Caroline White (CRB)
18 Septembre 2006

More than sixteen years after writing for “Transition”, and coinciding with the creation of my internet site, I feel it is necessary to bring things up to date. I write very little about my work, after all it is purely visual whatever the intellectual interpretations might be. I find it easier often to quote other people as they are able to express emotions or ideas that link directly with my own thinking in a much more effective way.

My reaction on re-reading this text was that it was a good and honest appraisal at the time, but my thinking and way of working have come on a long way since. However certain elements remain preoccupations and as they have developed my own needs and aspirations as an artist have become clearer. …Having lived well out of the “art world “ for a long time, I think I have shed a lot of the pretension and intellectual analysis that was required as a lecturer and young and up and coming artist. One of the reasons, I see now, for leaving everything to come and live in the south of France, was to become myself, an artist, if I were capable.

I think this has paid off and I have grown from a mixture of artistic influences, a long term apprentice, into an artist in my own right. Always looking, rarely satisfied but confident in the direction I have taken. I do not fit into any particular mode, I am not “a conceptual or ephemeral artist”. I make my work with my hands, my eyes and my mind. I draw regularly as a control to the much more abstract difficult work in 3 dimensions. I try to make work that is uplifting, that can be interpreted by others without imposing my rules or life on them. I do not think the life of an artist, other than superficially, is of any interest to the general public, it is the work that counts. This statement seems to me to be almost in direct opposition to most contemporary “work” that we see in the galleries today.

Recently I was in Madrid, and spent a few hours with Goya, whom I recognised for the first time in the genius and modernity of his portraiture. I was spellbound. The next day I went to the contemporary art section in the Centre Reina Maria Sofia….. there was nothing for me. I found everything apart from a few pieces by Chillida boring, presumptuous and totally lacking in any poetry or potential development beyond itself. Working on my own has made me far more courageous in stating what I do or do not consider to be art.

I still aspire to Richard Gregory’s phrase about astrolabes being “ objects that contain knowledge”. I still think that that this is true of all great art ,and when we look at it we discover its ability to reveal more of itself on each encounter. I still adhere to Matisse’s words about how the artist engages in his work and from this is able to free his unconscious mind.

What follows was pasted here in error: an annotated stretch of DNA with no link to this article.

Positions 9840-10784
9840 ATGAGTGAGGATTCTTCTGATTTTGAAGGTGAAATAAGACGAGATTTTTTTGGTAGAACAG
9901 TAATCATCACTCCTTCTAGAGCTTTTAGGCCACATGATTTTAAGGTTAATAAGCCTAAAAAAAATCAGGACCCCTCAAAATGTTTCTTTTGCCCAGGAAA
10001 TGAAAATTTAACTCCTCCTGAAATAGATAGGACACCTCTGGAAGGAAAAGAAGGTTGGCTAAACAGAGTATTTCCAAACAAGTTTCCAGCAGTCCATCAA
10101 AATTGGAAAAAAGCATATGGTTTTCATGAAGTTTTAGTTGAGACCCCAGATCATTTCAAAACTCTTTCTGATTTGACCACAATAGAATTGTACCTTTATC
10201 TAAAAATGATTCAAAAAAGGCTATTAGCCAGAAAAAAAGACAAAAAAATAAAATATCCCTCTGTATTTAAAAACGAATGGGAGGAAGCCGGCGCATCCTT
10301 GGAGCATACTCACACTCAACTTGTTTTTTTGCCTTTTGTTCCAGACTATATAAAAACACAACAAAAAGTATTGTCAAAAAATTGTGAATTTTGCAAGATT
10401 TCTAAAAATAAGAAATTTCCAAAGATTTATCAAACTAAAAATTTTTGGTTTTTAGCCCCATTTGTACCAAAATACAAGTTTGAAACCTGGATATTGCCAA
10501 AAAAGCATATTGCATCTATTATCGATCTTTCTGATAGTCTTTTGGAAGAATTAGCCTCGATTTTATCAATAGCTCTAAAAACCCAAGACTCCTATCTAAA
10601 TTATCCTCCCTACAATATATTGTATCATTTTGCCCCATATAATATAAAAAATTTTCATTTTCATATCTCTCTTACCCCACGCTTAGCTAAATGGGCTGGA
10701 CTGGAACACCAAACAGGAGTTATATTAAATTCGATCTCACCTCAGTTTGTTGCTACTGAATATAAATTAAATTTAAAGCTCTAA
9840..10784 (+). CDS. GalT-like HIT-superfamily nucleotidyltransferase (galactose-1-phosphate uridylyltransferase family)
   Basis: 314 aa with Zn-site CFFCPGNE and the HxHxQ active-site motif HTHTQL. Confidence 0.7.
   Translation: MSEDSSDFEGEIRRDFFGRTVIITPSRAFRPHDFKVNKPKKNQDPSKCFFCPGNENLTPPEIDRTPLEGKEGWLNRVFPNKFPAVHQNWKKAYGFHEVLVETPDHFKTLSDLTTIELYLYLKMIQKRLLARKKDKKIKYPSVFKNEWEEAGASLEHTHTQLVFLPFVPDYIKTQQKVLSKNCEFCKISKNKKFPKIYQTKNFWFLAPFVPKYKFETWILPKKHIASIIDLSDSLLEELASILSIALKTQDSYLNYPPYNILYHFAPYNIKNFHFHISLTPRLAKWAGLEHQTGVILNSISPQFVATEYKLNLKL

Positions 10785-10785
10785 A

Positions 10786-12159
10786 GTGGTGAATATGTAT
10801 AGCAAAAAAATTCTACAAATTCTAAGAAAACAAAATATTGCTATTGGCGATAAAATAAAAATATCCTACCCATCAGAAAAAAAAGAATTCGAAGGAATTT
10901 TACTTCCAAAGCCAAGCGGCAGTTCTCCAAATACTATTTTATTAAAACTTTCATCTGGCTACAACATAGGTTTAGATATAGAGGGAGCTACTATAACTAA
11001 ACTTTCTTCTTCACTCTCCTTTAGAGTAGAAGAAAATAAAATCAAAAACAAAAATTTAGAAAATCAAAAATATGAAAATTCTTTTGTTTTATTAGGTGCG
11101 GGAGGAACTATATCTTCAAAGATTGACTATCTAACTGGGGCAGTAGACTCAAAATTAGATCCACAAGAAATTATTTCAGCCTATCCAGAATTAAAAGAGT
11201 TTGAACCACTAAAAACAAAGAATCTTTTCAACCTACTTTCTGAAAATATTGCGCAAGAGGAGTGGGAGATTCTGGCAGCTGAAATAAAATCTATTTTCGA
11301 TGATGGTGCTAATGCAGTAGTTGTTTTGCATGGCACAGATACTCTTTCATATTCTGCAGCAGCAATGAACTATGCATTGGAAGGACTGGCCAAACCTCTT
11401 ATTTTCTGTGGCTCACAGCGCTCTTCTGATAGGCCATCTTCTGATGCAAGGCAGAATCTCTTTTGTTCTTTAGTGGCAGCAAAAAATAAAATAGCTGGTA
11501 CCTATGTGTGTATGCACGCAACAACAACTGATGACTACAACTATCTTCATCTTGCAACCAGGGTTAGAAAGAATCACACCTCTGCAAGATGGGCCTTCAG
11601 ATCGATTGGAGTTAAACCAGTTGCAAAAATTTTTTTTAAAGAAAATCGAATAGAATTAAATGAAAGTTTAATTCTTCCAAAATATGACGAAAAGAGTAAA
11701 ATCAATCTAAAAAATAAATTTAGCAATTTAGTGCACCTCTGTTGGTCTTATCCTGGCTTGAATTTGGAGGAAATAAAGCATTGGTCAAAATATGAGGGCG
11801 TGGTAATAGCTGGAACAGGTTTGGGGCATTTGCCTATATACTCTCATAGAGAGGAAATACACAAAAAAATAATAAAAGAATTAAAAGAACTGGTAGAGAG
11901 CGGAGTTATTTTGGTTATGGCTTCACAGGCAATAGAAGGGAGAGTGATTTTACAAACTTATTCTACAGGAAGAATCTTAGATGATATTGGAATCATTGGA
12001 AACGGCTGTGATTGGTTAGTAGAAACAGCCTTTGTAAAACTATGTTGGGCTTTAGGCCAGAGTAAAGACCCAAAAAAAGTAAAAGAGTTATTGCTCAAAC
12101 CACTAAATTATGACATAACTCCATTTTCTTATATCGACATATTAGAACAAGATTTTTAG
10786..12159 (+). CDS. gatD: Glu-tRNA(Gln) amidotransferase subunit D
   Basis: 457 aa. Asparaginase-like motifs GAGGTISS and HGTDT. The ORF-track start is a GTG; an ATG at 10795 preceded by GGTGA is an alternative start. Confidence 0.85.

Light, Space, Form, Tone and Colour , all remain treasured and infinite “journeys” to embark upon. The materials have become much more important, becoming part of the subject as much as the structure of the work. Watercolour is just as solid as bronze for me, with obviously its own intrinsic properties, which influence the outcome of the work. The circle and the spiral in its infinite possibilities remain a constant source of reflection with the addition of real movement, making an apparently simple form become incredibly complicated. Numerology and combinations of numbers become more overt and through the possibilities of movement I have begun to discover more and more potential images. The problems I have are more to do with selecting and channelling from the infinite possibilities unfolding in front of me, than searching for ideas. The development of the work is always the result of working on one piece to another. I still work in series and on several different things at the same time. As Picasso said " I do not seek, I find " !

Since coming here, I have been away very little. My whole life revolves around my studio, my family, our house and big garden. I have virtually no desire to be in a town and have exhibited only rarely since being here. My most frequent outings are to the foundry, which as fate will have it is only about 15 kilometres from here. However I have begun to receive people in my studio and house here a lot of work is on display, an ideal situation to see the work in. I find it much better than a gallery. I have had to adapt my work pattern around this life which has brought me much closer to nature, and to use the time that I have in the studio economically.

I am still interested in site specific work and enjoy the challenge and constraints of a commission. Network 90, the piece I made for the BBC has now been transferred to the Conseil Général de la Haute-Garonne in Toulouse, and installed in the foyer space leading to their conference centre. It has survived and adapted remarkably well.

Today I am just as excited and committed to producing work as I ever have been. The big difference is that my resources come from within, nourished by nature and the beauty of the landscape in which I live, rather than the harsh and superficial star system of the art world. This has been essential for my development as an artist.